If you looked at my bookcase, or the search history and blog links on my computer, you would quickly realize that I need rules, guidelines and how-to manuals. My bookcase would tell you as well that I read primarily crime fiction.

I also write crime fiction, but the hard-cover evidence is not yet in my bookcase.  Rule-needer that I am, I often read books and blogs about writing mysteries. The other day I read a post by Elizabeth Craig – 15 Tips for Writing a Murder Mystery – on the Writers in the Storm blog.

If you click the link, you’ll see her tips, all good ones and written with the interests of a mystery reader in mind.  Her tips prompted me to think about what elements put a mystery or crime novel onto my “great” list.

As a reader, four things are vital to me (and each of them appears on Elizabeth Craig’s list): empathetic characters; likely suspects; believability; and fair play.

Characters are probably the most important item on my list. If I don’t care about the protagonist, or the characters who may be in danger in the story, I won’t turn the pages – the plot won’t matter. I won’t have that tight sensation just above my stomach when the tension builds (in fact, the tension probably won’t build for me at all).  My favourite characters have qualities that make them real people (humour, flaws, goals, idiosyncrasies). They are as baffled about life as the rest of us are now and then, but they keep trying, struggling to make sense of it all. Elizabeth Craig sums it up nicely – give the readers a reason to care, and give the sleuth some depth.

Suspects – Elizabeth Craig recommends a manageable number of suspects, a sufficient number to hide the culprit effectively, but not so many as to make it difficult to keep track of them. In mysteries I find I’m most intrigued when the story reaches the point that there are very few suspects, each of whom could be the villain of the piece. When the sleuth has eliminated the also-rans and the remaining two or three suspects are very likely – and the evidence pointing to each is very strong – I start to worry whether the sleuth will solve the case. That’s a good thing. When it comes to legal dramas (especially where a lawyer struggles to defend his very empathetic client) I am most engaged when there appear to be no other suspects.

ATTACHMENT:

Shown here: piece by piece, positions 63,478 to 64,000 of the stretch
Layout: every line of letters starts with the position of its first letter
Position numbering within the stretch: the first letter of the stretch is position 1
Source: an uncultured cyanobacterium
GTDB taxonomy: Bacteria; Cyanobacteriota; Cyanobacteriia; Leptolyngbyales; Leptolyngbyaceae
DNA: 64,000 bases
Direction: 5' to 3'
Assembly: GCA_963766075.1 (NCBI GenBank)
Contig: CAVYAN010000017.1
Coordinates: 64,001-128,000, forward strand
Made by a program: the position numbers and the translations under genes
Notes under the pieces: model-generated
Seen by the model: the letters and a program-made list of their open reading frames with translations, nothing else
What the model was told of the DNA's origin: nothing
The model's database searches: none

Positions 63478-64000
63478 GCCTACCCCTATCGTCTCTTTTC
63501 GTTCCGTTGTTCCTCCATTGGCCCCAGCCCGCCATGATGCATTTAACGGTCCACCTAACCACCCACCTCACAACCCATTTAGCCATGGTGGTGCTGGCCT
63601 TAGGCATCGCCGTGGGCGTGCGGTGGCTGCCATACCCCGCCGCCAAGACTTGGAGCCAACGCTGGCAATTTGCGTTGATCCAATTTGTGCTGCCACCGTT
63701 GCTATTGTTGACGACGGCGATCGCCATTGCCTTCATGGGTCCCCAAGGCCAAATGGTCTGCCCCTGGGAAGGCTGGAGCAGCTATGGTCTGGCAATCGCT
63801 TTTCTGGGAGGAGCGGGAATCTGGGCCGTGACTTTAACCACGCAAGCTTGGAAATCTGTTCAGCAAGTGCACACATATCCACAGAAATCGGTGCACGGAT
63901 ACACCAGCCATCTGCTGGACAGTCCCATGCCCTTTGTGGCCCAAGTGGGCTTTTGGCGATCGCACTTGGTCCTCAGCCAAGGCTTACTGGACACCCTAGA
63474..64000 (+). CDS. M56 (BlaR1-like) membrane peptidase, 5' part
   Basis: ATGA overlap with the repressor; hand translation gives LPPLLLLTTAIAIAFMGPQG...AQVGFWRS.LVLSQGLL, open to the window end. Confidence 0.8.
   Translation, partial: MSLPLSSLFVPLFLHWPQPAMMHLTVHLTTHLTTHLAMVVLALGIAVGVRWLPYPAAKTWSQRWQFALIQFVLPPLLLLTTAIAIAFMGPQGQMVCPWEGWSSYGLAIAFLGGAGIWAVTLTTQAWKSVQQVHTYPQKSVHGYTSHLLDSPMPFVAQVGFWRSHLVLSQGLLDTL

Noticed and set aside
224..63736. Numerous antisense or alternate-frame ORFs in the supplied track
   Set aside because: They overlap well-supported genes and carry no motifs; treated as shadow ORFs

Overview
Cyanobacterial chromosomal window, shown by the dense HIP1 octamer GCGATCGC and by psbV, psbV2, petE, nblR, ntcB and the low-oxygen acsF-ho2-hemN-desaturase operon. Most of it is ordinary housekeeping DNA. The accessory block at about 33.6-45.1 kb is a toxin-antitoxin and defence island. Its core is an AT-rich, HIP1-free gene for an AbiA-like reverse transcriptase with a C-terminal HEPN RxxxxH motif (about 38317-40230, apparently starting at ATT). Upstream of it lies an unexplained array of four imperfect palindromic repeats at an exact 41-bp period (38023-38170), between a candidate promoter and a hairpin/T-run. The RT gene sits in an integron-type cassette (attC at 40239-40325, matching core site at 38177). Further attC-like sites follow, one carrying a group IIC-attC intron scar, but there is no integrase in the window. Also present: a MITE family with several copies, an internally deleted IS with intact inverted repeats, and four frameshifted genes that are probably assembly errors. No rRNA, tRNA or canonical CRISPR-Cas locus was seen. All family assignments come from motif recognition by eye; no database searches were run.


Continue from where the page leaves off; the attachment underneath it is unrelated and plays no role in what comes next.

Believability – for me as a reader, this relates to both the crime and the motives of the suspects. If the crime, or the manner it occurs, is plausible, the reader is able to suspend disbelief and will be drawn into the story. But where the crime is implausible, the reader may spend more time silently arguing with the book than turning pages. A writer needs to do her research to add authenticity to the fiction. The same applies to motive — the villain’s motive should be realistic and plausible.

Fair play – several of Elizabeth Craig’s tips relate to this point. She is absolutely right when she says the reader needs to know the clues, as and when the sleuth does. I hate it when the clues pointing to the culprit are ones the sleuth knew but the readers did not. No, no, no. Unfair. As a reader, I’m the sleuth’s partner in the case. So how is it that he knows something I don’t?

And tying up loose ends will endear me to the author for a long time. It drives me crazy if there are several threads running through the novel, or red herrings flopping about, none of which are resolved at the end.

Last, it helps as well if the villain, the real culprit, comes on stage fairly early in the novel. My annoyance at villains who show up late to the game is right up there with undisclosed clues.

Now I’m off to have a look at some recent writing, to see if I’ve run afoul of any of Elizabeth Craig’s tips.